Their special bond has already helped them adjust quickly to life on the ranch.
“So we give them a dignity of life here,” said Karen Owens, owner of STAR Ranch.
Weeks after Florence pounded the Carolinas, there’s a sense of calm after the storm.
“You’re a good girl, lucky girl, yes you are,” Owens said to Wonder, a white horse.
“She’s a blind mare,”Owens explained.
“Hi Wonder. You’re a wonder!” she said to the horse. “And it is a wonder how these things work out, you know?”
She can’t see her surroundings, but Wonder seems to feel at ease.
“And we expect them to be a little more apprehensive, and she just immediately started grazing, and I think it’s because Bo is with her,” she said.
Wherever Wonder goes, Bo goes. Let’s just say hee-haw is in heavy rotation.
“I’m sure the neighbors know we have a donkey!” Owens joked,
Wonder and her devoted sidekick were transported by a volunteer after their farm near Wilmington flooded.
Three pigs were also taken from that location and have been placed at a site in Sylva.
“Her 2-year old seeing eye donkey is with her, and she felt comfortable and secure,” Owens said, pointing out the buddy system at work. “Those two haven’t been more than about three feet from each other all night. ”
They news arrivals came at sad time. Two weeks ago, the ranch’s blind miniature horse named Jellybean died.
Losing the beloved horse left Owens heartbroken.
“She was just our little mascot of STAR Ranch,” she said. “Two days after we buried Jellybean, the phone rang. And this voice says, ‘I’ve checked everywhere. Is there any chance you can take in a blind horse. The lump in my throat was so big I didn’t even think I could answer them.”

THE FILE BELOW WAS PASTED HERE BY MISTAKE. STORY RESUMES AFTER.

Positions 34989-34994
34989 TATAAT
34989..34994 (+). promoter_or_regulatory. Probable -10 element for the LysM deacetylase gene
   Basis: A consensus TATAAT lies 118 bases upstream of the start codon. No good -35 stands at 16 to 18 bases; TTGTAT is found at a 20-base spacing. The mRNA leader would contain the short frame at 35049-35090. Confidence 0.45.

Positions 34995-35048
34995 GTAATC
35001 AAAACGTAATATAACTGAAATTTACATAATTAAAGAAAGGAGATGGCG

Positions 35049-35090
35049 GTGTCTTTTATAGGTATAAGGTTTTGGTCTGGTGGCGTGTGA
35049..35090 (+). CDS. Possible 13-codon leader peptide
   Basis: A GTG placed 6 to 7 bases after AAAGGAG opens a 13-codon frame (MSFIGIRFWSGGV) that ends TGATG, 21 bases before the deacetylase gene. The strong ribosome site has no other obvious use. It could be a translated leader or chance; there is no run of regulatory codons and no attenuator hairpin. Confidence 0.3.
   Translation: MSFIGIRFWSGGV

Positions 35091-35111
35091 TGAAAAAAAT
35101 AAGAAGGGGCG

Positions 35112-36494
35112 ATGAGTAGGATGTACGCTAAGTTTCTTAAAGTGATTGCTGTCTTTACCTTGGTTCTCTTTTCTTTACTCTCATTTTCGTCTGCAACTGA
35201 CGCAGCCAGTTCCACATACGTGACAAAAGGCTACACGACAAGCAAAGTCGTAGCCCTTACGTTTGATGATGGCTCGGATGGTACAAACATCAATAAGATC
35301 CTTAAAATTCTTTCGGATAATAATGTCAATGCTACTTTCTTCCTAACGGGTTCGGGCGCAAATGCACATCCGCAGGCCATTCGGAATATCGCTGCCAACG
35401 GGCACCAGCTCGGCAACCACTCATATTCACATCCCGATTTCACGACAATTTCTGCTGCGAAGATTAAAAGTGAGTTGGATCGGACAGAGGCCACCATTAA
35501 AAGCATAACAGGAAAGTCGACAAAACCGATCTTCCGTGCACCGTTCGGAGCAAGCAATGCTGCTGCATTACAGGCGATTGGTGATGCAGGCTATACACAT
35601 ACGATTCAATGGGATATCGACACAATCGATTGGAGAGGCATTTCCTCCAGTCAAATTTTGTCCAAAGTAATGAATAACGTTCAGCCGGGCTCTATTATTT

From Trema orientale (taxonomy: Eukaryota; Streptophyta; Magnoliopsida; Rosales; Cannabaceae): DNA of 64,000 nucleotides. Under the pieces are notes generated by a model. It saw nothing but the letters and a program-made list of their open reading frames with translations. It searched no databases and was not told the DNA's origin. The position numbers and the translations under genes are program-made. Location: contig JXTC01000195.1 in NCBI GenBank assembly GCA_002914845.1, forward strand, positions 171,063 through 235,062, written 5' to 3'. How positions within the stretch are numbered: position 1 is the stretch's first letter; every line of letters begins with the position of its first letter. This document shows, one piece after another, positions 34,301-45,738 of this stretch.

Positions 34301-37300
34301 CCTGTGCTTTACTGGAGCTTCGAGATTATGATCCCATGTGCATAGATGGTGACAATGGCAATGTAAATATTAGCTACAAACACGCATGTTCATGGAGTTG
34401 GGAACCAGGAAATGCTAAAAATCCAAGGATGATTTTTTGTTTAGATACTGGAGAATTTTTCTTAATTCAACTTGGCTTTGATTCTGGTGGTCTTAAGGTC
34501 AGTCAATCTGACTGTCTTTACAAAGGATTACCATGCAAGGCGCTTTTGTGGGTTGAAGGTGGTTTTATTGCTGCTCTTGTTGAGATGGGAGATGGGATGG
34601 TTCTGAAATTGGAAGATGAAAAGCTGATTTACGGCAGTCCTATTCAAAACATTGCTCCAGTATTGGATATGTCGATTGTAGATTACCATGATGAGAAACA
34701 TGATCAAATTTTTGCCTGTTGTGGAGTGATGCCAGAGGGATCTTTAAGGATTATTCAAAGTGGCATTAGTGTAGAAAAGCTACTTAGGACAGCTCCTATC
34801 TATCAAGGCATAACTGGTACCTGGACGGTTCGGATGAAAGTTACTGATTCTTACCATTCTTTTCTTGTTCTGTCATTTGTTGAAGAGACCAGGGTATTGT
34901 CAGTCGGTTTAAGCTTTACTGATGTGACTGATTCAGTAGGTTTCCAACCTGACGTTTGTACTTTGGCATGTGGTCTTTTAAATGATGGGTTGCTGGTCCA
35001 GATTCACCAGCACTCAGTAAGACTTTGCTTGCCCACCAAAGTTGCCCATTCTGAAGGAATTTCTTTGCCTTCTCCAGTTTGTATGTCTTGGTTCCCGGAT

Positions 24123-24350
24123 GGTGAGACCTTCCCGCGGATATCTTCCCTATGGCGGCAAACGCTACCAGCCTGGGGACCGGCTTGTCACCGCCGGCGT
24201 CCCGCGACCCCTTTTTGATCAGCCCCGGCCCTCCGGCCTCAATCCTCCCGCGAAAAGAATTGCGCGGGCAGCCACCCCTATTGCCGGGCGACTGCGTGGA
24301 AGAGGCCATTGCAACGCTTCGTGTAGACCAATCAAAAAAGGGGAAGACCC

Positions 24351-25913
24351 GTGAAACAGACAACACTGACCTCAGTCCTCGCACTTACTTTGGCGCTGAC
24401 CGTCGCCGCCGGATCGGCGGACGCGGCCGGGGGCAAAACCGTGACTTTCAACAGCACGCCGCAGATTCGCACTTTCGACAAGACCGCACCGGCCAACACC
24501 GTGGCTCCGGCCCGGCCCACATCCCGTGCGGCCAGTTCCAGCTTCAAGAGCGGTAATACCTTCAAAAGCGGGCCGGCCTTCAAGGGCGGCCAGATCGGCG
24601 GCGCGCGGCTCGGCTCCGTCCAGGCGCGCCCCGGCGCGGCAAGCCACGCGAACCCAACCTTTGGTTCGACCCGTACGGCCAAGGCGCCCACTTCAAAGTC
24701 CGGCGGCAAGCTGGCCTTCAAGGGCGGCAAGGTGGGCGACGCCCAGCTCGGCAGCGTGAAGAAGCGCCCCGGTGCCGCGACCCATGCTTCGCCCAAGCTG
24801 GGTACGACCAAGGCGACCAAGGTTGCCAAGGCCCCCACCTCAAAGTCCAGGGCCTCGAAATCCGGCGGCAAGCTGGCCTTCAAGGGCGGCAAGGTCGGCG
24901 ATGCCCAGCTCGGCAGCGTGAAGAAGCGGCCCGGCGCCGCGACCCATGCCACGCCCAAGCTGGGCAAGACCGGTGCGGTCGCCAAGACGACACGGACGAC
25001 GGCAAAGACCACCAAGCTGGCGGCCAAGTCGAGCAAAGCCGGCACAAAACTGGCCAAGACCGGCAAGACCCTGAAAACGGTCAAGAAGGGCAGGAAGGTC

Naturally, the answer was yes.
After a devastating death in her equine family, Owens has been uplifted by the miracle of life.
“Yeah, the timing is enough to make a believer out of anybody, I think,” she said.
As long as they’re together, Haywood County feels like home.
“But see how she follows him, she just tags him,” she said. “And they’re so content.”
With Bo by her side, the wonders never cease.
“I think if we took the donkey away, she wouldn’t be the horse she is. She would be terrified,” Owens said.
Then there were signs the duo will be just fine.
“Did she just lay down? She’s rolling oh my God get that!” Owens told a News 13 photographer as Wonder rolled on her back on the ground.
“Rolling, rolling, rolling. Keep those horses rolling!” Owens sang. “What a good sign that is. She’s rolling, she’s making her spot. Alright, Wonder!”
Far from the flooding but still in great company.
“There she goes again, look at her,” Owens said, watching them frolic. “She’s loving it!”